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Great Ideas

Giving back fuels these ladies' lives

Addison Gaddy

Addison Gaddy is a junior at Centennial High School. Recently, as she has been getting very involved in global issues, she's noticed areas that need improvement in our own community. For her Girl Scout Gold Award project, she took on a program that can help kids and teens cope with racial trauma. Racial trauma is the mental and emotional injury caused by encounters with racial bias and ethnic discrimination. Addison says, “Many people who have been affected by racial trauma have kept it inside. It can lead to serious physical and mental issues in the future. My plan is to work with psychologists at Emory University to share tips and tricks for coping with racial trauma, so young people don't have to carry it with them in the future. This program will be available to everyone and has the ultimate goal of creating sensitivity to serious topics, so that people feel like they can talk about their feelings freely and without judgment. I plan on working with other organizations and students to make this a team effort. I hope that this program will make the topic of race more comfortable to talk about for all students, so we can gain a better understanding of each other.” Outside of school she likes to read, knit, crochet and hang out with friends.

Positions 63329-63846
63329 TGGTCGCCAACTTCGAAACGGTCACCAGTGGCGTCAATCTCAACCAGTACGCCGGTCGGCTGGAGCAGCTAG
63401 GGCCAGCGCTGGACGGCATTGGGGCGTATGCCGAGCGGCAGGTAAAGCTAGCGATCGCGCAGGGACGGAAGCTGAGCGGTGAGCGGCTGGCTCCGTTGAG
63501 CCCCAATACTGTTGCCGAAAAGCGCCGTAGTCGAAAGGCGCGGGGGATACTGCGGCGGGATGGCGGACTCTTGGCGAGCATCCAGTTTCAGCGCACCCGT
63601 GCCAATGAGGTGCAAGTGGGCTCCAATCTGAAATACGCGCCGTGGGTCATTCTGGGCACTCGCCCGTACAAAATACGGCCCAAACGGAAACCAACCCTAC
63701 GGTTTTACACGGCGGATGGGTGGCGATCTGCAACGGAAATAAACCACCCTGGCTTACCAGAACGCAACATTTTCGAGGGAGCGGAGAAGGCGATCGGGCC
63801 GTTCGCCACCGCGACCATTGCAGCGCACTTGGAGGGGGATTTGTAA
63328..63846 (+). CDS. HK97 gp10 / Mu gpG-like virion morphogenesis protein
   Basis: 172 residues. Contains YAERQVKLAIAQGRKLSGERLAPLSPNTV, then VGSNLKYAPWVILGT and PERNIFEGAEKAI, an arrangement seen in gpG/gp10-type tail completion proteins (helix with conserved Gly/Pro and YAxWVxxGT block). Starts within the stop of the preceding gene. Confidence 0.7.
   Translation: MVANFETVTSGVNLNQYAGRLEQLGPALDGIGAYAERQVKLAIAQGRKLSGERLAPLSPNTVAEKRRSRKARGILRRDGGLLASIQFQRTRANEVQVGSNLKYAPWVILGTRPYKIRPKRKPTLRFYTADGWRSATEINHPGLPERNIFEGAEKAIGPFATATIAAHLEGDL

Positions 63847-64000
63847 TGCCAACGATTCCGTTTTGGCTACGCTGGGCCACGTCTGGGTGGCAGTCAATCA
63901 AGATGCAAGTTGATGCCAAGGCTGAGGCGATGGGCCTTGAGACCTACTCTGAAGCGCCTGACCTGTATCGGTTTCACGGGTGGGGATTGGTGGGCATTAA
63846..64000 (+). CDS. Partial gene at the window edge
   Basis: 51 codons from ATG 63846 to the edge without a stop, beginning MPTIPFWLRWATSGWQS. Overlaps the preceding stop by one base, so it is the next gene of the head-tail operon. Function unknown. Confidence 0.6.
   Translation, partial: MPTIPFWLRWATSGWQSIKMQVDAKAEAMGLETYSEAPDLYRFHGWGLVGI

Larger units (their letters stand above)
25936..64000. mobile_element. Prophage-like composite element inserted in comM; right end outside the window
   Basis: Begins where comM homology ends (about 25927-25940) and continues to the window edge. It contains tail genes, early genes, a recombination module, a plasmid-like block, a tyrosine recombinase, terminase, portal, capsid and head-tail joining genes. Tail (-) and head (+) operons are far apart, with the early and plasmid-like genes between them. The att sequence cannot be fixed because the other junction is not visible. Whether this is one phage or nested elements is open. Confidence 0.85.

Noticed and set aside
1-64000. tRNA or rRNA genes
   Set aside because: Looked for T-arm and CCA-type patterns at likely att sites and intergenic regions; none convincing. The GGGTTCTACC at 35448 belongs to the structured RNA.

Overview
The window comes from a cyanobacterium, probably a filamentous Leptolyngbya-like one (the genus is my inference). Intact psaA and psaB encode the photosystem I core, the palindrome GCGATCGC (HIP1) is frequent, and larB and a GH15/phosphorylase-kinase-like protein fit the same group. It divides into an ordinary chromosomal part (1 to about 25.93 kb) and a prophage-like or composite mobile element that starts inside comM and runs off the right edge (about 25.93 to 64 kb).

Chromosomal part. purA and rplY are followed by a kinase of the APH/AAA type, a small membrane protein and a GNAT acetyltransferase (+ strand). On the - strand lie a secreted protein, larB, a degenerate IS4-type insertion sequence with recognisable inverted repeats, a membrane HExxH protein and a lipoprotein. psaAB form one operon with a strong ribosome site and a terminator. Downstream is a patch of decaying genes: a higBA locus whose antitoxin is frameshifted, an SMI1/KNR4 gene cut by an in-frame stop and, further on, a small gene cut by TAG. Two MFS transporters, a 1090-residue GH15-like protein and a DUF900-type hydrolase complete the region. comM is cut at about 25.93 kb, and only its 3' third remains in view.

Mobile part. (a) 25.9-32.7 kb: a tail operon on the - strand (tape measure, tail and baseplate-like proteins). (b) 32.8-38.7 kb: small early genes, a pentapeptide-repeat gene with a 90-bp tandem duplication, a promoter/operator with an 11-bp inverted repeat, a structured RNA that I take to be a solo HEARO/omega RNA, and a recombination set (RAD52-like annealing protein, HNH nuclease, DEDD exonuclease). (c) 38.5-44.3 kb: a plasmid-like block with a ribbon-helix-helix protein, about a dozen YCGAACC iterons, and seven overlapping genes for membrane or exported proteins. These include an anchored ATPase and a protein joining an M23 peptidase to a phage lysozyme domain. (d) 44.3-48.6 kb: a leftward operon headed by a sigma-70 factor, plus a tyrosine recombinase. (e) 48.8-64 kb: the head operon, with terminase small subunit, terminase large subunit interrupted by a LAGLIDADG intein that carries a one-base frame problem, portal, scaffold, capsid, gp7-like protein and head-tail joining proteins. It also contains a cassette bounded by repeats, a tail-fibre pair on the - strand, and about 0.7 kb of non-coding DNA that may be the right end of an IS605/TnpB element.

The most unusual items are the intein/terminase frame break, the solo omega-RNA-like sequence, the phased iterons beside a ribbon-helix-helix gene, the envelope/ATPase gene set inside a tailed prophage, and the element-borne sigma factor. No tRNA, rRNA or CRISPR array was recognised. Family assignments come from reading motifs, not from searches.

Whitney Oeltmann

Following her father’s 2012 dementia diagnosis, Whitney DeMarlo Oeltmann quickly discovered there was a lack of information, family resources and support offered for those living with dementia and their caregivers. She felt called to help others facing similar uncertainty, and in 2016, she founded Dementia Spotlight Foundation (DSF). Whitney wears many hats at DSF, serving as co-founder, CEO and executive director. She leads employees and volunteers and advocates to ensure all programs meet the Foundation’s goals of providing a “guiding light” for those looking for a path forward. Oeltmann is also committed to raising public understanding of dementia-related diseases. The Foundation recently joined forces with Roswell-based dementia support group Amy’s Place, and are expanding their offerings throughout Georgia and Florida. When she’s not spearheading the next initiative for Dementia Spotlight Foundation or spending time with her family, Oeltmann enjoys reading, cooking and birdwatching. She lives in Brookhaven with her husband and two daughters and is an active member of her community.

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